Marcy had a pretty awesome set of places lined up for us to go in the first weeks of my visit. She was in between terms at the school she teaches at and has had a solid month off. We where taking full advantage of this time and bouncing around the country visiting a few of her colleges in the Peace Corps and some interesting sites and points of interest. However, Mar also had a meeting with a PCV (Peace Corps Volunteer) committee that we had to plan around. Originally she had planned on taking me to a place far west of Kampala called Fort Portal to see its famous crater lakes, BUT in less than a day the meeting was set, rescheduled, made to be very urgent, and then canceled. (Who knew the US Gov. is bureaucratic and inefficient) Through this process, our trip plans changed and re-changed and we finally made the decision to go someplace closer (at this point we had planned for the rescheduled meeting). It actually turned out to be a great call as we headed for Jinja, and the tourist area of Bujagali Falls.
We took a 1.5 hour Matatu (taxi) ride east of Kampala to the town of Jinja. There we met one of Marcy’s friends and fellow PCV’s named Greg in a small cafe in town. I immediately saw that this area was a bit different as we where seeing other Mazungu (this is what the Ugandans call me/us. It translates to white traveler, or just traveler). Marcy and Greg informed me that this area is probably the most tourist visited area of Uganda as it is located on the shore of Lake Victoria and the beginning of the Nile River. This section is called the Victorian Nile.
After Lunch we took a 20 kilometer car ride north to Bujagali Falls. Here we stayed in this cool little bungalow over looking the river. Nearby there was a Hostel/Bar/Restaurant called the NRE (Nile River Explorers). This place is filled with travelers from all over the globe, but its biggest draw is kayak’ers and white water enthusiasts as this section of the Nile is one of the best rivers to run in the world. This took me by surprise, as I would have never expected (why would you if you aren’t an avid river rat) that this place could be a world class destination for that sport.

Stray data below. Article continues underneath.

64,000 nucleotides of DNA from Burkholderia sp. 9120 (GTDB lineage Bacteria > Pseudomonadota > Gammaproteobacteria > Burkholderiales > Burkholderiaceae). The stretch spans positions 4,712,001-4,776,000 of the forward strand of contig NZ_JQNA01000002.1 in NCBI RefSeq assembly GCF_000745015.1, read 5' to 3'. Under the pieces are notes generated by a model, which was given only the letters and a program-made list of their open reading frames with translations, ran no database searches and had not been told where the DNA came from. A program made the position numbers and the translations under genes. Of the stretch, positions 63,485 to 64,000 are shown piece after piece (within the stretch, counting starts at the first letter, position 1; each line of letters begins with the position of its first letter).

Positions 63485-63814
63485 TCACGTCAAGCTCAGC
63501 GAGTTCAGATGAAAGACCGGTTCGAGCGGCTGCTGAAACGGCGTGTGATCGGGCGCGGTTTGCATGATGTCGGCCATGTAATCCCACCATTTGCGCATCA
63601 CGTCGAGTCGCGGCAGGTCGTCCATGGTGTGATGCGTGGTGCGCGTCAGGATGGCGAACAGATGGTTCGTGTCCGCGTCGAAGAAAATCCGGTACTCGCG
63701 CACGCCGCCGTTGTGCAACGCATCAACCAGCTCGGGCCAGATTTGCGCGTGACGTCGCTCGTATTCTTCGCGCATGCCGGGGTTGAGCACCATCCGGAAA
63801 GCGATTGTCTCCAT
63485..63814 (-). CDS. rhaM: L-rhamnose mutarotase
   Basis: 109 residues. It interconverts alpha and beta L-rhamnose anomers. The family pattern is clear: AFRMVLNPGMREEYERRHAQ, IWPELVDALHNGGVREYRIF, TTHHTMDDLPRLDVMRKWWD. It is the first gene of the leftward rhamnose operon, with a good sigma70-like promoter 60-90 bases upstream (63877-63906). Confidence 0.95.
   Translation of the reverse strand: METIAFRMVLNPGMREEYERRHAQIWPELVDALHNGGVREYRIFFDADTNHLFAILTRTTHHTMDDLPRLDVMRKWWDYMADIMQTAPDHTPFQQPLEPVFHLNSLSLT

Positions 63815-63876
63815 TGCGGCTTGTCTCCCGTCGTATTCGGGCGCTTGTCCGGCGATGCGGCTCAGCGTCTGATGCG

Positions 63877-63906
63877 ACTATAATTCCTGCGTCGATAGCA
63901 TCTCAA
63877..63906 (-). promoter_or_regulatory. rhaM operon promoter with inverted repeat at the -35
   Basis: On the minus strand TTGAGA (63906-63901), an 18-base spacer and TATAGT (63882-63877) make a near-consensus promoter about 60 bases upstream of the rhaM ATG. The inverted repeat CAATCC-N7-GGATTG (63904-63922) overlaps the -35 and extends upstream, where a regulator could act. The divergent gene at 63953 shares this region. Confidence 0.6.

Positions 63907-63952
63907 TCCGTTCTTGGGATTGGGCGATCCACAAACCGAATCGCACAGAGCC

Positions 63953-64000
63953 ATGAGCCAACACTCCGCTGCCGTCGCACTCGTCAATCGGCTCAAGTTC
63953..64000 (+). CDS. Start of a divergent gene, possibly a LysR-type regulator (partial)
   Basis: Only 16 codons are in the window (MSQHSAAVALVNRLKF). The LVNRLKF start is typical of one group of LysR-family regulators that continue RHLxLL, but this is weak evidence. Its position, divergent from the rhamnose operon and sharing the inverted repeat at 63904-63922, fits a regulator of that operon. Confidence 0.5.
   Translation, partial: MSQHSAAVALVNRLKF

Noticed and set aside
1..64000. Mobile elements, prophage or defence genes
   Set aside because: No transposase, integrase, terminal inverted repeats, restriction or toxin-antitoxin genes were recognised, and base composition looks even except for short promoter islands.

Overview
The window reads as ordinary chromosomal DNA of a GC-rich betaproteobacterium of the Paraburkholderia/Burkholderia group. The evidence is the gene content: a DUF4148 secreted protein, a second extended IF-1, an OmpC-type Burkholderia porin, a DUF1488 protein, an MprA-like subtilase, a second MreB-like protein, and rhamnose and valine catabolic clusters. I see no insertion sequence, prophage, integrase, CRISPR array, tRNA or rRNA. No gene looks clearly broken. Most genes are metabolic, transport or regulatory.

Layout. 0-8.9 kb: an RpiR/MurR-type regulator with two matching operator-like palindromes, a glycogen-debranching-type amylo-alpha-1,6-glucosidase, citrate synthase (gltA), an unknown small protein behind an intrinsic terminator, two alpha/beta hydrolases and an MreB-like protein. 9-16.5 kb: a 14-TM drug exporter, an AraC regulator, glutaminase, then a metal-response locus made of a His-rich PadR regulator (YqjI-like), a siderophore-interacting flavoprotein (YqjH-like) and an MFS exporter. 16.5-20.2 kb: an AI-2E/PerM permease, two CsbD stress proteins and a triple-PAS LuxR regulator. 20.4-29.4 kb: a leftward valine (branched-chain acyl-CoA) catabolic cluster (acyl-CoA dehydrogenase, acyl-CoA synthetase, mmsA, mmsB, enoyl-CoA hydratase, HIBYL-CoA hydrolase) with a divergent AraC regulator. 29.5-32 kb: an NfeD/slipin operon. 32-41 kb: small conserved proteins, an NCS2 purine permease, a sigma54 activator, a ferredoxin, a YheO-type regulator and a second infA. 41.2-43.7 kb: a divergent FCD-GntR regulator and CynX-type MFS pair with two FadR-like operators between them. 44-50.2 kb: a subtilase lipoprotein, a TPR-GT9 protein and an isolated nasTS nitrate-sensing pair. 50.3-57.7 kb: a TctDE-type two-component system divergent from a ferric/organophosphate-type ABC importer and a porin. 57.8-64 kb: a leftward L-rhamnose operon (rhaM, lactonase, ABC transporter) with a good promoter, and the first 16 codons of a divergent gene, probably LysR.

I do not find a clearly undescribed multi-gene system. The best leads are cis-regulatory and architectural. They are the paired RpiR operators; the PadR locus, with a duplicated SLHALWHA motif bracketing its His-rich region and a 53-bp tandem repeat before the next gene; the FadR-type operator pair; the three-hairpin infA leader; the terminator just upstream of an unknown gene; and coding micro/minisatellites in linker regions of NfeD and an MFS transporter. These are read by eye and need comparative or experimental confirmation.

As soon as we arrived and threw our bags into the the room, we all changed into swim gear and sprinted for the river. I never though I would actually say this, but I swam in the Nile River! The water was a classic clear iron brown river color and was very warm. Through the rapids there where small fishing boats and various crane and bird species. Such a cool experience.
I had a great night talking and debating with Marcy and Greg, both of whom lived in the same neighborhood in Brooklyn at the same time but never met until PC Uganda. We drank multiple Nile Specials and Club (Ugandan beer) and the local whiskey, Bond 7 which absolutely did my head in. Marcy was smart though and chose not to take multiple shots of the Bond 7. Probably because of past experiences and realizing that as my guide she shouldn’t be the one with a hang over.
The next morning we woke up and had a tasty greasy classic English breakfast. We bid Greg a fair well as he had to get back to his site, about an hour away, and Marcy and I went to Jinja’s taxi park, crammed into a coaster (Matatu, a Toyota Hiace Van with 4 rows of seats) and headed back to the dirty, hot bustle of Kampala.